France begins first war crimes trial of Syrian officials

Three officials are being tried in absentia over the deaths of two French Syrian men arrested in Damascus in 2013.

France Syria trial
Human Rights League President Patrick Baudouin, left, and lawyer Clemence Bectarte, right, attend the trial against three Syrian officials for their complicity in crimes against humanity, in Paris, France, on May 21, 2024 [EPA-EFE/Mohammed Badra]

France has opened its first trial into officials from the Syrian government of President Bashar al-Assad with three top security officers tried in absentia for complicity in crimes against humanity and war crimes.

The Paris Criminal Court was on Tuesday hearing the cases against the officials for their alleged role in the deaths of two French Syrian men, Mazzen Dabbagh and his son Patrick, who were arrested in the Syrian capital, Damascus, in 2013.

Ali Mamlouk, former head of Syria’s National Security Bureau, Jamil Hassan, former director of the Air Force intelligence service, and Abdel Salam Mahmoud, former head of investigations for the service in Damascus, are subject to international arrest warrants and will be tried in absentia.

“For the first time, French courts will address the crimes of the Syrian authorities and will try the most senior members of the authorities to ever be prosecuted since the outbreak of the Syrian revolution in March 2011,” said the International Federation for Human Rights (FIDH).

The al-Assad government has been in conflict with armed opposition groups after it violently repressed protests calling for democratic reforms and the release of political prisoners in 2011.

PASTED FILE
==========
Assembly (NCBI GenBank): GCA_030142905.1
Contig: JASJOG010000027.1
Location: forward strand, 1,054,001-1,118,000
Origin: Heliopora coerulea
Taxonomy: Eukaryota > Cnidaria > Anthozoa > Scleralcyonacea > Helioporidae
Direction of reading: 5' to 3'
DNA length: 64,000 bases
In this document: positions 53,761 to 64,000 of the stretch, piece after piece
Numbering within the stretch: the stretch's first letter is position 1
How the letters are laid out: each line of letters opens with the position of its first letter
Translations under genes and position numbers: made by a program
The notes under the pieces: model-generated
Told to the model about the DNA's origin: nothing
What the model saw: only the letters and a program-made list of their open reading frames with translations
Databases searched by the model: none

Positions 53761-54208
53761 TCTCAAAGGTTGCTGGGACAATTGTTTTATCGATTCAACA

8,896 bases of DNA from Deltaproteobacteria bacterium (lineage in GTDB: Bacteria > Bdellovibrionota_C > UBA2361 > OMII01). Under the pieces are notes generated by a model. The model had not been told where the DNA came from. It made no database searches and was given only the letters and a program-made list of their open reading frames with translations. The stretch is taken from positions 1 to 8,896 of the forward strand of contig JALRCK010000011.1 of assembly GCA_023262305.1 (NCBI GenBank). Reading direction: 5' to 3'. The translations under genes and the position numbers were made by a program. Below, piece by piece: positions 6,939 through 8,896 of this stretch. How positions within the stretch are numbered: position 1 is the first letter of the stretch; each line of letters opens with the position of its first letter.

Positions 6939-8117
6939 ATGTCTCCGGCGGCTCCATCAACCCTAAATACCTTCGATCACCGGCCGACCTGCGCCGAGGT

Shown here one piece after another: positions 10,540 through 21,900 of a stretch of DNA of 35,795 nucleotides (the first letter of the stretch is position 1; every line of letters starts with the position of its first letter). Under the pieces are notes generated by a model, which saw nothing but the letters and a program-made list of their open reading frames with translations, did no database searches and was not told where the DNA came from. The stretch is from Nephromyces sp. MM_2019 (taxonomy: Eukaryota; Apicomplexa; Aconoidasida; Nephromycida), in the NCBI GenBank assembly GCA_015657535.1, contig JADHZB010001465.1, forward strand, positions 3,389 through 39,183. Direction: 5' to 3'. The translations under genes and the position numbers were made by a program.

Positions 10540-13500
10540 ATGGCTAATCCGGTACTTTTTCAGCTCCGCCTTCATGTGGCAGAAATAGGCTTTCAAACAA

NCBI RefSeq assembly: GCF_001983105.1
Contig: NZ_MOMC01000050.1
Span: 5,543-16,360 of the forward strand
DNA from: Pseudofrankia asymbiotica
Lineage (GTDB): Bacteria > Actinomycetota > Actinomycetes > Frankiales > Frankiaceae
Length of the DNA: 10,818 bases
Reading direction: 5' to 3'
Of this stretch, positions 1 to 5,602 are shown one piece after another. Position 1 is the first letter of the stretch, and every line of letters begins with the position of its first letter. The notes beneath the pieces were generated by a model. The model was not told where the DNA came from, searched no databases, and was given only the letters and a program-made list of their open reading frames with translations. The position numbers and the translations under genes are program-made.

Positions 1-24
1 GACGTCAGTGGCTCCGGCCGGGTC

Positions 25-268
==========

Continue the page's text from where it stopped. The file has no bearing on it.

More than half a million people have been killed in the war, which has displaced millions and ravaged Syria’s economy and infrastructure.

Trials into abuses in Syria have taken place elsewhere in Europe. In those cases, the people prosecuted held lower ranks and were present at the hearings.

Last January, a German court sentenced Anwar Raslan, a former Syrian colonel, to life in prison for crimes against humanity.

The trial in France results from a seven-year investigation carried out by a French judicial war crimes unit.

Speaking before the hearing, lawyer Clemence Bectarte, representing the Dabbagh family and the FIDH, hailed “the culmination of a long legal battle”.

System of torture

At the time of his arrest, Patrick Dabbagh was a 20-year-old arts and humanities student at Damascus University.

His father, Mazzen, was a senior education adviser at the French school in Damascus.

The two were arrested in November 2013 by men who claimed to belong to the Syrian Air Force intelligence service.

“Witness testimony confirms that Mazzen and Patrick were both taken to a detention centre at Mezzeh military airport, which is run by Syrian Air Force intelligence and notorious for the use of brutal torture,” FIDH said, stressing that the pair were not involved in protests against al-Assad.

They were declared dead in 2018. The family was formally notified that Patrick died on 21 January 2014 and his father on 25 November 2017.

In 2016, Mazzen Dabbagh’s wife and daughter were evicted from their house in Damascus, which had been requisitioned. According to the prosecution, those acts were “likely to constitute war crimes, extortion and concealment of extortion”.

The investigating judges said it was “sufficiently established” that the two men “like thousands of detainees of the Air Force intelligence suffered torture of such intensity that they died”.

Source: Al Jazeera and news agencies